Airlines are expected to return to profit next year for the first time since 2019 despite slowing global growth as they recover from a COVID-induced crisis, an industry group said Tuesday.
After cutting losses this year, airlines are forecast to make $4.7 billion in net profits in 2023, according to the International Air Transport Association (IATA).
This is still far off the $26.4 billion profit the industry reported in 2019, before COVID prompted countries to enact travel restrictions that have since been eased in most nations.
“Resilience has been the hallmark for airlines in the COVID-19 crisis,” IATA director general Willie Walsh said in a statement.
“As we look to 2023, the financial recovery will take shape with a first industry profit since 2019. That is a great achievement considering the scale of the financial and economic damage caused by government imposed pandemic restrictions,” he said.
Governments in numerous countries had to bail out airlines as travel was brought to a halt to slow the spread of the virus, and the industry suffered $137.7 billion in losses in 2020 at the height of the restrictions.
Airlines are expected to post $779 billion in revenues in 2023, meaning the $4.7 billion profit constitutes a razor-thin net profit margin of just 0.6 percent.
Walsh said many airlines are “sufficiently profitable” to attract capital as the industry seeks to decarbonise its operations.
But many others are struggling due to “onerous regulation, high costs, inconsistent government policies, inefficient infrastructure and a value chain where the rewards of connecting the world are not equitably distributed,” he said.
Passenger traffic was slightly lower than forecast in 2022 due to slowing economies and China’s zero-COVID restrictions.
‘Optimistic about 2023’
But the IATA expects passenger traffic to return to 85.5 percent of its pre-crisis level in 2023.
And that expected improvement comes as global GDP growth slows, according to IATA’s forecast, to 1.3 percent from 2.9 percent in 2022.
“Despite the economic uncertainties, there are plenty of reasons to be optimistic about 2023,” said Walsh.
Airlines should not be as affected by rising jet fuel prices as they were in 2022, while continuing to benefit from pent-up travel demand.
A recent IATA poll found that more than two-thirds of travellers surveyed in 11 global markets are travelling as much or more than before the pandemic.
And while 85 percent said they are concerned about the economic situation, 57 percent said have no intention to curb their travel habits.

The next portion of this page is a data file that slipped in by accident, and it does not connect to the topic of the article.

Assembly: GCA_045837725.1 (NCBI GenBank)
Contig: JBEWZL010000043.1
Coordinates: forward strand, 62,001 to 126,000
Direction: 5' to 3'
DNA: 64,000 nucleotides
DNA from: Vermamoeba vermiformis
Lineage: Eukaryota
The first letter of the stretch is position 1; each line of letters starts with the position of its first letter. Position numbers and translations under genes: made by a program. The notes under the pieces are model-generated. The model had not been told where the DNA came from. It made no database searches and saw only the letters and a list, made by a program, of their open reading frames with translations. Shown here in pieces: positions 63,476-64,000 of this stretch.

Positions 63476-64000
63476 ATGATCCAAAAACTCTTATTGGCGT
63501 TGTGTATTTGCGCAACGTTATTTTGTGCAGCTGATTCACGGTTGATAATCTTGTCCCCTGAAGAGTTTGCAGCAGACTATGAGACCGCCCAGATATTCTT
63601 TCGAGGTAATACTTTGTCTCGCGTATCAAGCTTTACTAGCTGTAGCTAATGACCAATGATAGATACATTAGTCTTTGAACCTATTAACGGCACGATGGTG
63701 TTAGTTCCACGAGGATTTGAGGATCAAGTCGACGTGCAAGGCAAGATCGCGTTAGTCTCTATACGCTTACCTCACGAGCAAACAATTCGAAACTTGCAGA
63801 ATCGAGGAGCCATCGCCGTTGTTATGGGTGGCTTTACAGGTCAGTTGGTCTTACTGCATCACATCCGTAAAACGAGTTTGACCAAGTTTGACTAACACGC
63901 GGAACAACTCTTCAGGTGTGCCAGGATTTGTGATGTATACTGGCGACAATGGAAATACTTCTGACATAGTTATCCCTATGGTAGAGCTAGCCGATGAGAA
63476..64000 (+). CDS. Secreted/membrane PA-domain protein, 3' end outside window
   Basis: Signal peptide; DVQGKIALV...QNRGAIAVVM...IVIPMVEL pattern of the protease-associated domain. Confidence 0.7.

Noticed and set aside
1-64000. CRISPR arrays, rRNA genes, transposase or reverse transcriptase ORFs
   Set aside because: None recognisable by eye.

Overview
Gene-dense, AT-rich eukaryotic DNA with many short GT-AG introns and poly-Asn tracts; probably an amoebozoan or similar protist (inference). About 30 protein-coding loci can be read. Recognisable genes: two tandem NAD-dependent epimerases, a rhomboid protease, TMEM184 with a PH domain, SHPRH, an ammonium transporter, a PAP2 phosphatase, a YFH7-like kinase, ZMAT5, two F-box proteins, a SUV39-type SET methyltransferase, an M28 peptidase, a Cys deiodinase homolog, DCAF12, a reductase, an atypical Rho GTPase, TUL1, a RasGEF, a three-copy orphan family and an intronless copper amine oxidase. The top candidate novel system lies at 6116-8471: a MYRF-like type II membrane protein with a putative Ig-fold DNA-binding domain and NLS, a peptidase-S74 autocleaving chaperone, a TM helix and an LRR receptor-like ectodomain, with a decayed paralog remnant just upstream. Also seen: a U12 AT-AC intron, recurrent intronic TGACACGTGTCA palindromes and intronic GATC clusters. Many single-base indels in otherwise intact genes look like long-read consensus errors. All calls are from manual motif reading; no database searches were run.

But Walsh also warned that with such thin margins, “even an insignificant shift in any one of these variables has the potential to shift the balance into negative territory.”
IATA sees airlines squeaking out a profit thanks to revenues growing faster than costs next year.
While rising interest rates may crimp demand for travel, IATA sees that as likely leading to lower oil prices, thus reducing costs for airlines.
Help for green transition
On a regional level, airlines in North America are expected to post $9.9 billion in profits this year, thanks to carriers benefitting from fewer and shorter-lasting travel restrictions in the region. For 2023, profits are seen as climbing to $11.4 billion.
European carriers are forecast to post $3.1 billion in losses as some airlines had to curtail operations due to Russia’s war in Ukraine while others faced limitations imposed by airports. IATA sees European airlines posting $621 million in profit in 2023.
Asia-Pacific airlines are expected to suffer $10 billion in losses this year, primarily due to China’s zero COVID policy. In 2023, they are expected to narrow that to $6.6 billion.
But IATA noted it expects “strong pent-up demand to fuel a quick rebound in the wake of any” relaxation in COVID travel restrictions by China.
Walsh said that the airline industry remains committed to reaching net zero carbon emissions by 2050, but given its thin profit margins, pleaded for government help.
“We’ll need all the resources we can muster, including government incentives, to finance this enormous energy transition,” said Walsh.
“More taxes and higher charges would be counter-productive,” he added.